Business School Briefing: Overload of Choice, Hybrid Global Competition, Best Books


Good afternoon from London. We are faced with so many options when it comes to purchasing goods and services. Is this a good thing? Also, find out which EMBA programs are highly rated for their marketing education.

Written and edited by Wai Kwen Chan and Andrew Jack.

Bulletin board

Take part in our “hybrid world” competition

Calling all individual entrepreneurs to participate in a Financial Times competition ”FTxBocconi Talent Challenge“February 3-7, 2022. If you have solutions for living in a hybrid world spanning work, health, entertainment and customer experience, please apply here Wednesday November 24, 2021 – two days away – at:

The best books of 2021

We asked readers to name their favorite reads from 2021. Here are the results.

© Cat O’Neil

Andrew Hill also selects his titles from must-read business books covering racism, the cyber arms race, the global fashion industry and traders who trade the earth’s resources. Tell us what you think?

Join us for the FT’s “Future of Business Education: Spotlight on MBA”

We will be hosting a virtual event on Wednesday February 23, 2022 with FT Editorial and top business schools sharing information on the FT MBA ranking, responsible business education, innovation and the future of MBA in a post-Covid-19 world. Register for free at:

Business school teachers advisers needed

We are interested in hearing from business schools and their professors willing to help as advisers, identify relevant FT content that is useful in their teaching and research, and find ways to share it. Contact us at [email protected].

Andrew Hill’s management challenge

Faced with an abundance of choice, I am an indecisive buyer, so I was encouraged to learn that BMW was considering narrowing down the options available to buyers of its Minis, for the sake of efficiency.

As of this writing this week, research suggests that less can be more when it comes to encouraging customers to buy products. My management challenge is simple: choose a complex product or service that you think is ripe for simplification and say why. I would also ask you to comment on how you would simplify it, but I don’t want to complicate it too much. Send your ideas to [email protected].

I asked last week what has been the most significant change in the way organizations work over the past 10 years. Karen jansen cited the “revolutionary change” in working methods following the first pandemic lockdown, but also the less noticeable “evolutionary change”. . . in our perspectives on diversity and inclusion. . . helped by social movements such as Me Too and Black Lives Matter ”.

Last week’s Peter Drucker Global Management Forum heard from VkusVill, a Russian food distribution chain that operates a radical “no-manager” organization. For further reading here is Joost Minnaar’s enthusiastic review of how it works for his Corporate Rebels blog, in which he predicted VkusVill would be “the next poster for future of work gurus”. He added: “Mark those words: you’ll read them in the mainstream media soon.” You’re welcome, Joost.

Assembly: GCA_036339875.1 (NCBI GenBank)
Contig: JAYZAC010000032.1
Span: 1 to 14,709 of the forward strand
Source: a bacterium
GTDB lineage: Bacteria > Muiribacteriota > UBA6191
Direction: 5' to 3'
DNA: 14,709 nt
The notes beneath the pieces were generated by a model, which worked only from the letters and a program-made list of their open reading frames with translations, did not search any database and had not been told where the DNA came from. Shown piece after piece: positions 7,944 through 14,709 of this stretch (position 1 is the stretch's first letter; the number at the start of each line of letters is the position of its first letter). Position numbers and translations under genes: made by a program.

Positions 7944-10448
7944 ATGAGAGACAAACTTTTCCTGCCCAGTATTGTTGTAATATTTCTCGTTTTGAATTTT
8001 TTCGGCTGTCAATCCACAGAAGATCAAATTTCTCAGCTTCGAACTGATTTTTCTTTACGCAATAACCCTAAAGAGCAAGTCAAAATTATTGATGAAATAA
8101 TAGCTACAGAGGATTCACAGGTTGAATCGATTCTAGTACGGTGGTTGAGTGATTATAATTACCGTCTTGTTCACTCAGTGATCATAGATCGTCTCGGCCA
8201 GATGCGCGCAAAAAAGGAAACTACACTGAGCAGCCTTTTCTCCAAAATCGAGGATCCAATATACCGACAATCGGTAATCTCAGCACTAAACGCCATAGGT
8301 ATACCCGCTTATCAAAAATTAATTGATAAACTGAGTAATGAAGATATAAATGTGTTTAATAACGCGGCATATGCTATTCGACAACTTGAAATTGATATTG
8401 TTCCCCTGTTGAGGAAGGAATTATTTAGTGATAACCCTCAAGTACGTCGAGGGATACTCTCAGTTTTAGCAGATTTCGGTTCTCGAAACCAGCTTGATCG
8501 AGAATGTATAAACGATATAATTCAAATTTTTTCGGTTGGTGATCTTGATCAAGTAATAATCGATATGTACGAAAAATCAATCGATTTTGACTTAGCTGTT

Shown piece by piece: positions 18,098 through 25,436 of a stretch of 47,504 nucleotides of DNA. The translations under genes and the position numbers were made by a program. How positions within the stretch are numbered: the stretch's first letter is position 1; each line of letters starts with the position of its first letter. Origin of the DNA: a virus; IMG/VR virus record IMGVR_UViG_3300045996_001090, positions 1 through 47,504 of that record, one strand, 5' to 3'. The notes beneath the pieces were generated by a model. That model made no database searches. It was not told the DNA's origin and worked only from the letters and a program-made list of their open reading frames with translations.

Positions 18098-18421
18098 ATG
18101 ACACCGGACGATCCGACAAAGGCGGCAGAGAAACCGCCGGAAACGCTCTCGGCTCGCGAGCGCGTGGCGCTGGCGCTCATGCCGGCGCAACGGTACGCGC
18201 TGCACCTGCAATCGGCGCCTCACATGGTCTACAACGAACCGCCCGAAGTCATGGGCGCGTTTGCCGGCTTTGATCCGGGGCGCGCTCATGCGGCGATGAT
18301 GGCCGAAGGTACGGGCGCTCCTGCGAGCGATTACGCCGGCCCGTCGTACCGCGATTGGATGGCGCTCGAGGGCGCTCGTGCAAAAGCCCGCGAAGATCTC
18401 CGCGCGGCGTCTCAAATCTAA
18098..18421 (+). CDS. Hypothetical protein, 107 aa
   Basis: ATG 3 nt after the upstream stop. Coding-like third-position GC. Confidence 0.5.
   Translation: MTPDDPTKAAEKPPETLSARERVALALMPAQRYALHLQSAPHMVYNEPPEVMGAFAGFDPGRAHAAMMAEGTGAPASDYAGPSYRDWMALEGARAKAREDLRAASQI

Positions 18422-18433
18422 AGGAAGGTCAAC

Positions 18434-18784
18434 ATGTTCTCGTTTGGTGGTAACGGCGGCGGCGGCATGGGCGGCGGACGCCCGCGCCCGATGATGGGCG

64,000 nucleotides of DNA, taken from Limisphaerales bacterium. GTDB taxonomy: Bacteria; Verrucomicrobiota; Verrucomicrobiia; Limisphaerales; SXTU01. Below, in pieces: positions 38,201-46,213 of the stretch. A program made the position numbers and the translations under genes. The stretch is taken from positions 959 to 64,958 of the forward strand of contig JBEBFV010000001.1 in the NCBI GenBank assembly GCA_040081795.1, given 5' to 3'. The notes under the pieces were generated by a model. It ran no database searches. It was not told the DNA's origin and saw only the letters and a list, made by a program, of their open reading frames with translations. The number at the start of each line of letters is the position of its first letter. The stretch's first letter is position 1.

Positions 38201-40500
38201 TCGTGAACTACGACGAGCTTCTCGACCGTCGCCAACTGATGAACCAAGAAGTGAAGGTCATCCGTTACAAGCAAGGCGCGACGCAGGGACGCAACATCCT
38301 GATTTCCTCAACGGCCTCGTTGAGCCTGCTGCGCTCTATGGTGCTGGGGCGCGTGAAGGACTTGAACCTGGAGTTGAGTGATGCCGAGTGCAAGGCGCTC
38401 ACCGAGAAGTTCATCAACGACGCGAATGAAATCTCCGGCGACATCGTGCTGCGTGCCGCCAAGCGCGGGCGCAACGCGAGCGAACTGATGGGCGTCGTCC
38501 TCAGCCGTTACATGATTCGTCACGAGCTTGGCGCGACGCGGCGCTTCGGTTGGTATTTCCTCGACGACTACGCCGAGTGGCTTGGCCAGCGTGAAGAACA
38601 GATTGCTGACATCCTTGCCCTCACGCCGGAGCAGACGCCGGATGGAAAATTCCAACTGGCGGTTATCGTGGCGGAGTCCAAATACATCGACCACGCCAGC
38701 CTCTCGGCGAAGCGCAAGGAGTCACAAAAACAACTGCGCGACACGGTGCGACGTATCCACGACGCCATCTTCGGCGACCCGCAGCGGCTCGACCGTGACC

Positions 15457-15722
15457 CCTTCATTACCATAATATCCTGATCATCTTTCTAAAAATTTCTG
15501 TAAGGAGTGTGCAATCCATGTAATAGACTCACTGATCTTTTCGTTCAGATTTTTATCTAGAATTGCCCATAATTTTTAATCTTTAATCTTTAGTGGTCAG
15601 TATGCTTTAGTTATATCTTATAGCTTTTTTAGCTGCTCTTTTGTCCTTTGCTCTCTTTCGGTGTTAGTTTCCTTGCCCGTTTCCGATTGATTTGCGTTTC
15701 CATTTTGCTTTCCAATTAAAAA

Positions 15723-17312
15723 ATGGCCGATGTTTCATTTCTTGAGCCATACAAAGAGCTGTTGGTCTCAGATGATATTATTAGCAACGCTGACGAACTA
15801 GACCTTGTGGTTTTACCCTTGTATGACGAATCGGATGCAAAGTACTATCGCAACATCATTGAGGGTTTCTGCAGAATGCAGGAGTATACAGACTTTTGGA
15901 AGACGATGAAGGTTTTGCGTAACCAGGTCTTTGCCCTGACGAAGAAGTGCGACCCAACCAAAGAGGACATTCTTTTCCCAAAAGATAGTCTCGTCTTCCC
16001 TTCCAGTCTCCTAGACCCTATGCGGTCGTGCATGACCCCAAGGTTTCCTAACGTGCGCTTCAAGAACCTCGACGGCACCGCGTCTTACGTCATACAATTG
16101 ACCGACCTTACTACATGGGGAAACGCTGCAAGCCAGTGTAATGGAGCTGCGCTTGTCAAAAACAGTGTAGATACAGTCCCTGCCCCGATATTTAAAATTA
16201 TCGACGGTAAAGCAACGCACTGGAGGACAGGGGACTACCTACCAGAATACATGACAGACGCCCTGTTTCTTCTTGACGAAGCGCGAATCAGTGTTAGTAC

Data line

At least 50% of alumni, surveyed in the FT EMBA 2021 ranking, have a salary of more than $ 150,000 per year, write Sam Stephens and Leo Cremonezi. About 10 percent earn $ 300,000 or more per year. Only 11 percent of the cohort earns $ 75,000 per year, the majority of alumni working in the industrial sector. Most of the cohort with at least $ 300,000 per year work in the finance industry.

Bar chart of The proportion of graduates earning a certain salary in US dollars (%).  The data shows the current salaries of alumni, surveyed by the FT, who completed their EMBA in 2018, showing that more than half of Executive MBA alumni earn more than $ 150,000 per year

A more in-depth analysis of FT’s EMBA ranking is available here.

Overview of employment and careers

  • How could leaders and managers change their approach to work in light of the coronavirus pandemic? The global medical emergency has given new impetus to the health and safety of workers. Here are five ideas to consider.

  • It’s no surprise that the latest developments in the global return-to-work saga involve staff collectively resisting orders to return to downtown offices. Excessive communication is one way to involve staff.

  • England rugby head coach Eddie Jones wants to put a hectic year behind him to focus on “maximizing the potential of the team”.

“If you worry about things that you can’t control, it’s always going to interfere with what you’re supposed to do. “

Eddie Jones’ first leadership lesson was to never assume – make things happen © GLYN KIRK / AFP via Getty Images

Read more features at

What is your knowledge of current events?

Take our quiz of 10 questions.

Top Business School Reads Last Week

Germany suspends certification of Nord Stream 2 gas pipeline Gas prices soar as the German energy regulator’s decision deals another blow to the Kremlin-backed gas project.

Workers on a section of the Nord Stream 2 pipeline

Nord Stream 2 would send 55 billion cubic meters of gas per year under the Baltic Sea, allowing Gazprom to reach customers in Europe without using gas pipelines crossing Ukraine © Alex schmidt / Nord Stream 2

Shell to shift tax base to UK and abandon dual-action structure The oil group says the move is a “necessary simplification”, but the Dutch government calls it a “bad surprise”.

Shell’s CEO and CFO will be based in the UK as part of the changes planned to ‘strengthen its competitiveness’ © REUTERS

China’s nuclear development: “one of the biggest geostrategic power shifts ever” The United States believes Beijing will quadruple its arsenal of warheads by 2030. Could this change the balance of power in Asia?

China's nuclear warhead inventory estimates

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